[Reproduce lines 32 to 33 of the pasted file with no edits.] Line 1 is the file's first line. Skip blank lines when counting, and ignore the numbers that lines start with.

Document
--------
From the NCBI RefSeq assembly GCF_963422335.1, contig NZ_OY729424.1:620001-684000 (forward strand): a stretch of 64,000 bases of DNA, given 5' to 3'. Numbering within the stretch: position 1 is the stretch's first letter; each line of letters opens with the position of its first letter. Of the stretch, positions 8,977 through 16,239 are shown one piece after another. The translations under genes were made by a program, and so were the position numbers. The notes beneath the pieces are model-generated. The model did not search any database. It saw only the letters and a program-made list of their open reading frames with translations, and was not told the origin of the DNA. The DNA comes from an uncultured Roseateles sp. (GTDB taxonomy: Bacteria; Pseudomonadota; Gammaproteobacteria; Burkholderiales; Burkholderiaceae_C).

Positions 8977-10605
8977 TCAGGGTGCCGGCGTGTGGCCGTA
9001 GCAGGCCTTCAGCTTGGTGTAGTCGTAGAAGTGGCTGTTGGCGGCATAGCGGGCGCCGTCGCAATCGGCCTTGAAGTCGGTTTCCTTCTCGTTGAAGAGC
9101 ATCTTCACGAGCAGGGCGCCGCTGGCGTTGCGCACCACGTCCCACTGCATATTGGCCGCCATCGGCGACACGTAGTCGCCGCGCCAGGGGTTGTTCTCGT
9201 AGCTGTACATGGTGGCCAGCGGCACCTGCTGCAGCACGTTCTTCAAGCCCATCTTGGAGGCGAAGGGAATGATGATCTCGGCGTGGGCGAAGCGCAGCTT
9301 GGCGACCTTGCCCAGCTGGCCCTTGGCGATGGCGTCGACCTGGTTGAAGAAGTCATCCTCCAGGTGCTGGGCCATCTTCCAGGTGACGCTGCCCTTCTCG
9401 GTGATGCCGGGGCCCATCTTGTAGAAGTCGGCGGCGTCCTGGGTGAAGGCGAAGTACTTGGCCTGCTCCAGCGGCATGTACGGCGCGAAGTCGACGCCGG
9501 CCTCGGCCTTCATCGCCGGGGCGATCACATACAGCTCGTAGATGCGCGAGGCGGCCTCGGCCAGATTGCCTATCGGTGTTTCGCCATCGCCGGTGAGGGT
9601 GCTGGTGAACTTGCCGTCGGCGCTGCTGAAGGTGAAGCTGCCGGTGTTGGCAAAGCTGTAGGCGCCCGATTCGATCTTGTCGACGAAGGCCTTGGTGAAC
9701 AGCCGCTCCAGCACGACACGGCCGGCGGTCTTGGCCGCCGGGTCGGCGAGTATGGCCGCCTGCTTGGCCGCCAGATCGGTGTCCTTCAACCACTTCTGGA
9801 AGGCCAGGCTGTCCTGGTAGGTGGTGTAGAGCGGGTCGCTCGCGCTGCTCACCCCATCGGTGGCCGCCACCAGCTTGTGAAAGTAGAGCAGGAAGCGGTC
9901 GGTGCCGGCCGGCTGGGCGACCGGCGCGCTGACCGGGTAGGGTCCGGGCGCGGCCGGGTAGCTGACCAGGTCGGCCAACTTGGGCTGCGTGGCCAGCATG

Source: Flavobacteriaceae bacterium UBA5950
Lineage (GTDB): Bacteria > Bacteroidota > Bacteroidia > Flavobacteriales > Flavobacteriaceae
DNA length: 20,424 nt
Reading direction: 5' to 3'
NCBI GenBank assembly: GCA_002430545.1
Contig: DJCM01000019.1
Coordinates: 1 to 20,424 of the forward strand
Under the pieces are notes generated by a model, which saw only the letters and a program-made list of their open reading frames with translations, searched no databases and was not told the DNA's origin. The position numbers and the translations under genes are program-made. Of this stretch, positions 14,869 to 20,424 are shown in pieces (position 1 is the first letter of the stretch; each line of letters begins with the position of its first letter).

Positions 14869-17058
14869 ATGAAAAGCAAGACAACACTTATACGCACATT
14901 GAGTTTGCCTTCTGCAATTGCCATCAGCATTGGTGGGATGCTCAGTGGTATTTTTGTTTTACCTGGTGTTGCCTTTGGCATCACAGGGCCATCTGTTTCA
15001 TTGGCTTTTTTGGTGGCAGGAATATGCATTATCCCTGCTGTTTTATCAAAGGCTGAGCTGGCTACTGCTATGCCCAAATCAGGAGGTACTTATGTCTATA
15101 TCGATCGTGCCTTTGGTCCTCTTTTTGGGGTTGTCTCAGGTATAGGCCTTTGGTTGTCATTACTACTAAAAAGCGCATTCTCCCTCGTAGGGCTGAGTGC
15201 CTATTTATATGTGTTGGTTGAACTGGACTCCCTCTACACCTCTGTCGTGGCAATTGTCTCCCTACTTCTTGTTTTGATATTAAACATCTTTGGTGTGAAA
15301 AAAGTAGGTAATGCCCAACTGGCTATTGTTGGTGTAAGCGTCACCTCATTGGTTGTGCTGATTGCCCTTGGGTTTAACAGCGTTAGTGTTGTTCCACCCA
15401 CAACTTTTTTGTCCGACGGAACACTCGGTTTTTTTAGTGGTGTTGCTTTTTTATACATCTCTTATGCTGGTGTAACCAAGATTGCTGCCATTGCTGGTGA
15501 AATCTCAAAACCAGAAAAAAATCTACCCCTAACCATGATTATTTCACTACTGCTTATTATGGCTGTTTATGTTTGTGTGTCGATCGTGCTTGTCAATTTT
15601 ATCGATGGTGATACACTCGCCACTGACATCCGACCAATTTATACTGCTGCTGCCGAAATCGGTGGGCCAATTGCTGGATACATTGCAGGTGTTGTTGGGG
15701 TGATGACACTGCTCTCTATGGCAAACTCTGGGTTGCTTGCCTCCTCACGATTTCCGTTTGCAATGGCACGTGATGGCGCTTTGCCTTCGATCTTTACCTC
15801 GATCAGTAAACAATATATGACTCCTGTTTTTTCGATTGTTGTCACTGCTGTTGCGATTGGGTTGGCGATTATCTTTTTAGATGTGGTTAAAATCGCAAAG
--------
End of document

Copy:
15701 TGATGACACTGCTCTCTATGGCAAACTCTGGGTTGCTTGCCTCCTCACGATTTCCGTTTGCAATGGCACGTGATGGCGCTTTGCCTTCGATCTTTACCTC
15801 GATCAGTAAACAATATATGACTCCTGTTTTTTCGATTGTTGTCACTGCTGTTGCGATTGGGTTGGCGATTATCTTTTTAGATGTGGTTAAAATCGCAAAG